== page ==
# Helping Ada Lovelace with her Homework: Classroom Exercises from a Victorian Calculus Course – Problem 3

Author(s):
Adrian Rice (Randolph-Macon College)

Lovelace was no stranger to matters concerning complex and imaginary numbers. Nevertheless, the next problem showed that, despite her familiarity with them, her algebraic skills still needed improvement. While reading an article in the Penny Cyclopaedia by De Morgan on “Negative and Impossible Quantities”,4 she came across the following passage [De Morgan 1840, 134]:

It can be easily shown that any algebraical expression, however complicated, which is a function of $\sqrt{(-1)}$ can be reduced to the form $A+B\sqrt{(-1)}$, where $A$ and $B$ are possible quantities. For instance ($k$ being $\sqrt{(-1)}$ $(a+bk)^{m+nk}=e^A \cos⁡ B+k e^A \sin⁡ B \,\,\,\,\,\,\,\, [1]$
where $A$ and $B$ are determined as follows. Let $r=\sqrt{(a^2+b^2)}, \,\, \mbox{ [and] } \,\, \tan\theta=\frac{b}{a}, \,\, \mbox{[then]}$ $A=m \log ⁡r-n\theta, B=n \log r⁡ +m\theta.$

In a letter to De Morgan, Lovelace reported [LB 170, 9 Sept. [1841], f. 123r] that she had ‘tried a little to demonstrate this Formula’ (i.e. [1]), but was having trouble. Based on the assumption that $\tan⁡ \theta=\frac{b}{a}$  gives $\sin⁡ \theta=b$ and $\cos⁡\theta=a$, she obtained

$\begin{array}{rcl} (a+bk)^{m+nk}&=& (\cos⁡ \theta+k \sin⁡\theta)^{m+nk}\\ &=&\left (e^{k\theta} \right)^{m+nk}\\ &=&e^{k(m\theta)}\times \{(e^{k(n\theta)} )\}^k \\ &=&(\cos ⁡m\theta+k \sin ⁡m\theta )\times (\cos ⁡n\theta+k \sin ⁡n\theta)^k.\end{array}$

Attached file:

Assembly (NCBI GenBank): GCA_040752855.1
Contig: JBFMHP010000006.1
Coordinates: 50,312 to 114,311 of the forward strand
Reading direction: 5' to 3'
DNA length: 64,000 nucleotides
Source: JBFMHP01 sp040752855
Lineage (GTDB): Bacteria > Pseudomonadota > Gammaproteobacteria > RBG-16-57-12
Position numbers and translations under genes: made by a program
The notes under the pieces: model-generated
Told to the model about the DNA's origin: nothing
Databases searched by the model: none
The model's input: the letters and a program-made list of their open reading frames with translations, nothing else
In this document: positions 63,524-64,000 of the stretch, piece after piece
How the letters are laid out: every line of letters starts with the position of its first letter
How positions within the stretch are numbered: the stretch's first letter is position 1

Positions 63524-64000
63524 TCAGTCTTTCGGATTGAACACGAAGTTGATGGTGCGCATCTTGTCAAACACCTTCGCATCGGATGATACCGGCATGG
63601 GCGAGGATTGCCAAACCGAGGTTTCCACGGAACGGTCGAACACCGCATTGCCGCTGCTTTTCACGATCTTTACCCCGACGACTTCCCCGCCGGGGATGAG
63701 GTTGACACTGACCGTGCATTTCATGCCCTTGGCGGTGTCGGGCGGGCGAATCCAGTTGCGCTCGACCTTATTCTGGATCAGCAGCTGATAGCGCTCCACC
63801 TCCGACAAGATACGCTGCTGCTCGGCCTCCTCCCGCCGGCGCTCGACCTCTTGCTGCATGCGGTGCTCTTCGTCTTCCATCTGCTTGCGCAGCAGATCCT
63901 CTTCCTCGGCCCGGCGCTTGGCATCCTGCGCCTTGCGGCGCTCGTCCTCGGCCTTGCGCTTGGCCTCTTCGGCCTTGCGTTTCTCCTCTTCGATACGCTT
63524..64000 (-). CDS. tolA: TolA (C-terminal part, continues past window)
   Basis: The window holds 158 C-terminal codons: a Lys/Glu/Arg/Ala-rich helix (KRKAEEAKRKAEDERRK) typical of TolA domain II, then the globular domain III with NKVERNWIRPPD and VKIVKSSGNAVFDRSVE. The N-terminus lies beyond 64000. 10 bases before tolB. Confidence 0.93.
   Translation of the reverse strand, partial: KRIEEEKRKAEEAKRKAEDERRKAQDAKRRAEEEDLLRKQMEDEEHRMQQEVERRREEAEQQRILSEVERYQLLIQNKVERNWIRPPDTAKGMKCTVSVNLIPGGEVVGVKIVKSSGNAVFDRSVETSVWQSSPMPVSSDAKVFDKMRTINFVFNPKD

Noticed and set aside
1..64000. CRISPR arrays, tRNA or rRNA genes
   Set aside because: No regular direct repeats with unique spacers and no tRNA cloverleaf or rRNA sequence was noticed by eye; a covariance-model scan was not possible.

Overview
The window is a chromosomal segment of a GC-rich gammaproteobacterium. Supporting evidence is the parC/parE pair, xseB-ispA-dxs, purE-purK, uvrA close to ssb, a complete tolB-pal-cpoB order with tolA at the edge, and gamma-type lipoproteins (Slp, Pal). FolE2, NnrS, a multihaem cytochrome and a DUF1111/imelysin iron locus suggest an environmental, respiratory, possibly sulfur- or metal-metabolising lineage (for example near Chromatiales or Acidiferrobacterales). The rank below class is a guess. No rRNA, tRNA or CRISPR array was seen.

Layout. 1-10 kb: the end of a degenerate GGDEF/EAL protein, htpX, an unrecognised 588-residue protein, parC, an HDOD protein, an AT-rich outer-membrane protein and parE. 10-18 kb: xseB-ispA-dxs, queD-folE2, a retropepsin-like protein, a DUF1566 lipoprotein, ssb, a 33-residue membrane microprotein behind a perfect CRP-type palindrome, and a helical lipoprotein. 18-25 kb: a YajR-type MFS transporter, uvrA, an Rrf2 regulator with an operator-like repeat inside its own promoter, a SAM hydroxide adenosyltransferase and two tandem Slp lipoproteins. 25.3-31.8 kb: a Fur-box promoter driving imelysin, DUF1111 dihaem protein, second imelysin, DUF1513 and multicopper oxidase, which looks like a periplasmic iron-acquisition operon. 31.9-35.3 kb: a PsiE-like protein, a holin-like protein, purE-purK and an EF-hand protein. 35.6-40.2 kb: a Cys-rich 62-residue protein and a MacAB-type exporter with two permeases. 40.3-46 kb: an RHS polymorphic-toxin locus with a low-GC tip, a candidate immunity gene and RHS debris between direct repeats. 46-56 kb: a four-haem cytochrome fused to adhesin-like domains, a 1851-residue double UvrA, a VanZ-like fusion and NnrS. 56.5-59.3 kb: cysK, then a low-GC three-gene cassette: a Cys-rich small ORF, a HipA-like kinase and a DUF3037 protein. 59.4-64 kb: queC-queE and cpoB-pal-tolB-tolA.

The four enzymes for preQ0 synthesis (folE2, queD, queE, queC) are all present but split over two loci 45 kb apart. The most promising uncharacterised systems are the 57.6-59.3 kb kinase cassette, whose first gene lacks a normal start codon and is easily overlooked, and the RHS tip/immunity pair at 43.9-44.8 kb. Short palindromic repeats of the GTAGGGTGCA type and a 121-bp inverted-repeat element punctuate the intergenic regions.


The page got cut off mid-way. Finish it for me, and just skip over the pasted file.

However, since she could get no further, she believed that the complete demonstration ‘must be a very complicated process’ [LB 170, 9 Sept. [1841], f. 123v]. In fact, she was closer than she realized but, despite a clear working knowledge of the algebra of exponents, and indeed Euler’s Formula, it was again her lack of algebraic and trigonometric experience (and consequent intuition) that ultimately prevented her from obtaining the desired result.

Can you spot Lovelace’s mistake and prove formula [1]? Click here to see the proof.

##### Notes

4. The phrase ‘impossible quantity’ was commonly used at this time to mean an imaginary or complex number.

Adrian Rice (Randolph-Macon College), "Helping Ada Lovelace with her Homework: Classroom Exercises from a Victorian Calculus Course – Problem 3," Convergence (September 2021)